Psst. Want to buy a zero-day?
A Swiss startup called WabiSabiLabi Ltd. has some for sale, but to qualified buyers only.
Last week, the company launched a security vulnerability marketplace, where details on unpatched software flaws can be bought and sold. By week's end, the site was offering details on four bugs in products such as the Linux kernel and Yahoo Messenger. No bids had yet been registered, and asking prices for the research ranged between $681 and $200 (in U.S. currency figures).
A zero-day vulnerability is a previously undisclosed bug that has not been fixed by the vendor.
WabiSabiLabi argues that the computer industry's ethical disclosure policies have led to a raw deal for security researchers, who typically are not paid for disclosing vulnerabilities. "Nobody in the pharmaceutical industry is blackmailing researchers (or the companies that are financing the research), to force them to release the results for free under an ethical disclosure policy," the WabiSabiLabi Web site states. Representatives from WabiSabiLabi could not immediately be reached for comment.
The company bills its marketplace as a way for "security researchers to get a fair price for their findings and ensure that they will no longer be forced to give them away for free or sell them to cyber-criminals."
Although WabiSabiLabi says it will sell details only to legitimate buyers, Perry is concerned that the site could be used to put dangerous information into the hands of criminals. "We're looking at the potential of cyber warfare coming up," said Perry, who is Trend Micro's global director of education. "Now we're going to peddle vulnerabilities in a winner-takes-all auction. How do we know who's good and who's bad when we do this?"
Security researcher Cesar Cerrudo said that while it's uncommon for researchers to go underground to sell their vulnerabilities, it does happen. "Researchers will try to get money in the easier and faster way, and sometimes that can only be done in the black market," said Cerrudo, CEO of Argeniss Information Security.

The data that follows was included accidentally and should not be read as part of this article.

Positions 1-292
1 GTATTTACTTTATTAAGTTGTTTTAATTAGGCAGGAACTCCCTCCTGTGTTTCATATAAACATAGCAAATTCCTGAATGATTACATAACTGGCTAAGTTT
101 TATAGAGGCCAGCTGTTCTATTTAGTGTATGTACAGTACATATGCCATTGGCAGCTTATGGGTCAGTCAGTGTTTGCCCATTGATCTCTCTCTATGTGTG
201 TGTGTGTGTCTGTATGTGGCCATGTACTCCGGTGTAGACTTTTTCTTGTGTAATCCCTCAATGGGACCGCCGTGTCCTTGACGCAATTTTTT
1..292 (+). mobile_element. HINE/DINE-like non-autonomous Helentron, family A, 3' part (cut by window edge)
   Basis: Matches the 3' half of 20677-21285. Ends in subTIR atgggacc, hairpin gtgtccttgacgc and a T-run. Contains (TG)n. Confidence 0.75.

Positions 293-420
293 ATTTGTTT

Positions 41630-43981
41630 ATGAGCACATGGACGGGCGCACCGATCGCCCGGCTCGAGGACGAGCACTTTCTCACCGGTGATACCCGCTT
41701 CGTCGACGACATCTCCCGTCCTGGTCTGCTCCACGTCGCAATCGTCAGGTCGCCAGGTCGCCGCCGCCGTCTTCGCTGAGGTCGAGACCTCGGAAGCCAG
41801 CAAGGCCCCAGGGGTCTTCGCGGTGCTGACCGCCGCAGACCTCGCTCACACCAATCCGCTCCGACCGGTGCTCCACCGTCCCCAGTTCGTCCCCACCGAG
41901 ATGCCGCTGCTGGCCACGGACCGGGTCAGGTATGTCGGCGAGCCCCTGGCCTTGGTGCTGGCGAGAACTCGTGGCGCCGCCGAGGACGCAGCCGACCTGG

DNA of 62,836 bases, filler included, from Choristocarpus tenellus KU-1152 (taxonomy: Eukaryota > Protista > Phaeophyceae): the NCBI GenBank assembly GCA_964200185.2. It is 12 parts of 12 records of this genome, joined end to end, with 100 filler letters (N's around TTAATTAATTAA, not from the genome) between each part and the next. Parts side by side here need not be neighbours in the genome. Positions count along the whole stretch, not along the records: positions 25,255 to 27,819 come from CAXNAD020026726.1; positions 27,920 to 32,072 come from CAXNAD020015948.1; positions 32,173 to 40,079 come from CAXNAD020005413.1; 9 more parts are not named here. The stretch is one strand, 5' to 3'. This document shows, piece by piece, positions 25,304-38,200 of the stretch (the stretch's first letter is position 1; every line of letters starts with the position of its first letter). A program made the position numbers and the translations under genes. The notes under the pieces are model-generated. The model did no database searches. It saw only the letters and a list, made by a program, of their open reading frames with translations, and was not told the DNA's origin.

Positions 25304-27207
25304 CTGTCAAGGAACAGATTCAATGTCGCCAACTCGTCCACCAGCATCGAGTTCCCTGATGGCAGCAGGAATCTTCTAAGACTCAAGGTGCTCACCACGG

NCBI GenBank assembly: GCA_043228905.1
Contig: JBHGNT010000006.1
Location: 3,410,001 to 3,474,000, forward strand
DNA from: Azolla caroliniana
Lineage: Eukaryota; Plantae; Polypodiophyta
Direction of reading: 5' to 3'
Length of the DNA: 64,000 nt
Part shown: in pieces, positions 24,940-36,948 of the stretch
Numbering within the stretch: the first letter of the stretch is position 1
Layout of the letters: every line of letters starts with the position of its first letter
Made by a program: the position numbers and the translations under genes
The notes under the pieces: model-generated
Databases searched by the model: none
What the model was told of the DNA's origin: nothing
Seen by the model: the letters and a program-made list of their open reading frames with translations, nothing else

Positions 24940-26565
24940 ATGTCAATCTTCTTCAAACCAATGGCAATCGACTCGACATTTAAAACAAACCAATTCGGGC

WabiSabiLabi is run by Herman Zampariolo, formerly CEO of Italian networking vendor iLight SpA. It lists Roberto Preatoni, founder of the Zone-h.org cyber-defacement Web site, as its strategic director.
Like eBay Inc., WabiSabiLabi offers sellers a variety of options. Research can be offered at a fixed price, sold at auction, or sold to a number of different buyers in what is known as a Dutch auction.
WabiSabiLabi will test the research to make sure the vulnerabilities operate as advertised, and the company will also vouch for the sellers and buyers, who can remain anonymous and trade under nicknames.
Companies such as 3Com Corp.'s Tipping Point division and VeriSign Inc.'s iDefense Labs have offered cash for this type of research before, but this is the first time that such an open marketplace has been created, Perry said.
Argeniss's Cerrudo doesn't share Perry's fear of the vulnerabilities being misused. "This is already happening in the underground," he said, "but with a public service like this, I think things are a little clearer."